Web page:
Gates Foundation Invests $40 Million To Create Small High Schools

Gates Foundation Invests $40 Million To Create Small High Schools

NEW YORK
To dramatically increase high school graduation and college attendance rates for the most disadvantaged youth, the Bill & Melinda Gates Foundation committed more than $40 million to create 70 small high schools last month. These high schools will enable students to earn both a high school diploma and an associate’s degree or two years of college credit. The effort is a partnership of the Bill & Melinda Gates Foundation, Carnegie Corporation of New York, the Ford Foundation and W.K. Kellogg Foundation.
Eight organizations will share these funds and redistribute the money to create “early college high schools” in communities throughout the country. The intermediary grantees are Antioch University Seattle, Jobs for the Future, KnowledgeWorks Foundation, Middle College High School Consortium, National Council of La Raza, SECME Inc., Utah Partnership Foundation and Woodrow Wilson National Fellowship Foundation.
“These new small schools will help bridge the gap between high school and college, where we lose too many students,” says Tom Vander Ark, executive director of education for the Bill & Melinda Gates Foundation. “The last years of high school are some of the most important developmentally and often squandered academically. At these small schools, students will receive the personalized and accelerated learning they need to ensure a smoother transition to college or the workplace.”
According to recent studies, college graduates earn 70 percent more than high school graduates. Moreover, high school dropouts are four times more likely to be unemployed than college graduates. While three-fourths of high school graduates now go to college, more than half fail to complete a degree, and one-third don’t make it to sophomore year.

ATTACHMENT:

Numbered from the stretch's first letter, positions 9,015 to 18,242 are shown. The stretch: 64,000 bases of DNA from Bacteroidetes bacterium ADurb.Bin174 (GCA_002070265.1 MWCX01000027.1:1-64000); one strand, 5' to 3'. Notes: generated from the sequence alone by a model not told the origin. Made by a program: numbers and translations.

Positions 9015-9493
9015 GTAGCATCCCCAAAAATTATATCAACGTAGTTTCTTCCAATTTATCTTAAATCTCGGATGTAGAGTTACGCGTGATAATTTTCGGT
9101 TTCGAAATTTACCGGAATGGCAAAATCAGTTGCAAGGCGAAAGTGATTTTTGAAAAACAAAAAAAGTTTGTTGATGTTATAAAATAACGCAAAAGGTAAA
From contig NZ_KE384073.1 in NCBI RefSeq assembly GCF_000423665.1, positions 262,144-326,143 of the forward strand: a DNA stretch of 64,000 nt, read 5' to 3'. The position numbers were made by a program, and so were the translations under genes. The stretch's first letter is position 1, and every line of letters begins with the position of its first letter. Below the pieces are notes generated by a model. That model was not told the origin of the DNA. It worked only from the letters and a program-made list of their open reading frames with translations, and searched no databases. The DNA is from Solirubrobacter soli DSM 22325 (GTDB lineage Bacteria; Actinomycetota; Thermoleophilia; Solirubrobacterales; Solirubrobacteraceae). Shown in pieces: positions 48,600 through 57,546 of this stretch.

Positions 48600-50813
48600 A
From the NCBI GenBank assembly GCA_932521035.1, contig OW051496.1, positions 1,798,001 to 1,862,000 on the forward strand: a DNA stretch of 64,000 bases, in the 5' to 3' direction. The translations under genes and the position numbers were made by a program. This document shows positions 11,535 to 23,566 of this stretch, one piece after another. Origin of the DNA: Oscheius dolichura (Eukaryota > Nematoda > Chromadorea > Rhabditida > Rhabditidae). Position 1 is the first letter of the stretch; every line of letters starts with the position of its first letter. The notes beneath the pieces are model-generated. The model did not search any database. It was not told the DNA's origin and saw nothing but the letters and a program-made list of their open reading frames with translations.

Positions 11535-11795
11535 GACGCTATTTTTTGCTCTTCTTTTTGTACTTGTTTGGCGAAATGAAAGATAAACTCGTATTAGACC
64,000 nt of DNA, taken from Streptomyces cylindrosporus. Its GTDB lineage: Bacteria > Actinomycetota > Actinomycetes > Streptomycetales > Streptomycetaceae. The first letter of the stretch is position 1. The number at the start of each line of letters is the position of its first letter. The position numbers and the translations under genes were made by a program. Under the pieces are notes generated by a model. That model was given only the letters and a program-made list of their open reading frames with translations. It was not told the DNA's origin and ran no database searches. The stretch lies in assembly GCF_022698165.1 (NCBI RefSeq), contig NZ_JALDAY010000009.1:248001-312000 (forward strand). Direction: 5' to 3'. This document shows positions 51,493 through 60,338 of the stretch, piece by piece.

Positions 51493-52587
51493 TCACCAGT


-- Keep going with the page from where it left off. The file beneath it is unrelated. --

“Within the big impersonal schools that most young people now attend, too many students wander anonymously along a path of least resistance and low expectations. As a result, many low-income students and students of color either drop out of high school or quit in the first year of college,” says Hilary Pennington, CEO of Jobs for the Future, speaking on behalf of the eight organizations receiving grants from the foundations.
“This is not acceptable in today’s economy, where a college degree, not a high school diploma, is a ticket to the middle class,” Pennington says. Jobs for the Future (JFF), a Boston-based organization that promotes innovative reform in education and work-force development, will serve as the lead coordinator, manager and policy advocate for the effort. JFF will receive $5.7 million.  



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